3 social issues that students should pay attention to, according to the Democratic debate

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Democratic presidential candidates went head to head Tuesday night in Las Vegas to discuss many political issues facing the U.S. today and in the future. The debate focused on both domestic and foreign questions, but the social issues were central to the discussion and to each candidate’s platform.

As college students, we view social issues from a unique perspective, as they affect us in the present and are more than just a talking point for politicians. Take a second to read up on how the Democratic presidential candidates are confronting the most salient issues facing college students today.

1. Tuition and student loans

Former Secretary of State Hillary Clinton quoted a Nevada college student when she said, “The hardest part of college shouldn’t be paying for it.”

Many of the Democratic presidential candidates agree that college should be more affordable and less burdensome, but each has different tactics of doing so.

Sen Bernie Sanders (I-Vt.) proposes free tuition at public colleges and universities, as well as stopping the federal government from making a profit on student loans and slashing student loan interest rates, according to BernieSanders.com.

Secretary Clinton’s New College Compact initiative seeks to lessen the burden of student loans by eliminating the need to borrow for four-year state colleges. She also proposes having students enrolled in the program work 10 hours per week, which Sanders opposes.

Former Governor Martin O’Malley also addressed this issue during the Democratic Presidential Debate, and touted his advances in higher education funding during his time as governor.

O’Malley proposes allowing students to refinance their loans and cap loan payments, he wrote in an op-ed, but his plan is not as comprehensive and laid out as Clinton’s and Sanders’.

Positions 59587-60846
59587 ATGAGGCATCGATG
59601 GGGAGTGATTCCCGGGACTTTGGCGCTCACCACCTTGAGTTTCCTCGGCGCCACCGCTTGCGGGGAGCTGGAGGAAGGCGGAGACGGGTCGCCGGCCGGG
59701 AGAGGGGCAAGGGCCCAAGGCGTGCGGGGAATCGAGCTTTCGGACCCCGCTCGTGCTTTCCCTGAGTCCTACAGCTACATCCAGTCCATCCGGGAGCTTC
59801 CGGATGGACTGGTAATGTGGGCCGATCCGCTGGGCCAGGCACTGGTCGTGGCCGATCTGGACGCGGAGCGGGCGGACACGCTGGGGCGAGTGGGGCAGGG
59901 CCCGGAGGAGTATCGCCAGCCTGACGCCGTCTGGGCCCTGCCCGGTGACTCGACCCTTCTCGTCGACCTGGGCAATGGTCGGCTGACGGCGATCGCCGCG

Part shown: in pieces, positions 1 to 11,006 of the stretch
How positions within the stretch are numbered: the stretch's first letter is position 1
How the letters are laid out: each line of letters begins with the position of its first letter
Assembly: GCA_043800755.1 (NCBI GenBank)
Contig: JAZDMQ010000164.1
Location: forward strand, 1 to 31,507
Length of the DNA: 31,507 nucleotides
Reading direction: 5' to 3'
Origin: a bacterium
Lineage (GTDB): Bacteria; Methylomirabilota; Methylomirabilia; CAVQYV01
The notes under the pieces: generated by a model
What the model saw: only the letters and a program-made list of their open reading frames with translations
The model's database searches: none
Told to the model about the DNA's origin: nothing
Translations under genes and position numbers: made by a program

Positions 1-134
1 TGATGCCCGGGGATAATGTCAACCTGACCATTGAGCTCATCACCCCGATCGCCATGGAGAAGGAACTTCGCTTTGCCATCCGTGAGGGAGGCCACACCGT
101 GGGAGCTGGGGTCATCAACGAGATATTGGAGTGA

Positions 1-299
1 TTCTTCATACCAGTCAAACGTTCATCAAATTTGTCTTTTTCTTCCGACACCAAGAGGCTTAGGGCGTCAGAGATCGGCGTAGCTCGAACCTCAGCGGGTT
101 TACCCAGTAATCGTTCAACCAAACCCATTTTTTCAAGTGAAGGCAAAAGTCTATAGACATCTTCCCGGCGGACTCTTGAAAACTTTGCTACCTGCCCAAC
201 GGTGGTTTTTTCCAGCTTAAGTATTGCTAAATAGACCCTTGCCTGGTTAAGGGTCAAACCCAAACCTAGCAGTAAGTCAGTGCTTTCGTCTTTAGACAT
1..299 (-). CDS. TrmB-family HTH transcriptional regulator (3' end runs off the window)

2. Job creation and the economy

After graduation, students hope to enter a strong economy with stable job growth. The candidates addressed job creation in the debate, though they had different ideas.

Secretary Clinton wants to reform capital gains taxes and encourage long-term planning by companies to increase skills and wages for workers.

Clinton said she wants to create jobs by investing in infrastructure and clean energy and increasing the federal minimum wage.

“At the center of my campaign is how to raise wages,” Clinton said. “Not just raising the minimum wage, but also ways to encourage companies to share profits.”

Senator Sanders, on his website, promotes making income equal and creating decent-paying jobs in what he considers an unemployment crisis.

“The truth is that for the last 40 years, the great middle class of this country has been disappearing,” Sanders said.

Sanders has pledged to introduce legislation investing $1 trillion to produce at least 13 million good-paying jobs over the next give years for the productivity, efficiency, and safety of our country.

3. Clean energy

Candidates cited clean energy as an avenue for creating jobs in America, but Senator Sanders also named it the greatest threat to our global safety.

“The scientific community is telling us if we do not address the global crisis of climate change, transform our energy system away from fossil fuel to sustainable energy, the planet that we’re going to be leaving our kids and our grandchildren may well not be habitable,” Sanders said.

Governor O’Malley spoke about a plan to transition the U.S. to be 100 percent fossil-fuel-free by 2050.

“Climate change makes cascading threats even worse,” O’Malley said, referencing an interview in which he blames a Syrian drought for the rise of ISIS.

On his website, he articulates a way to move from the current dependence on fossil fuels today while also creating millions of jobs for global stability and growth.

Clinton, who attended the Copenhagen Climate Summit in 2009 with President Obama, called out to China and India to play a part in reducing climate change and using more clean energy sources, but didn’t detail a comprehensive plan in the debate.

 

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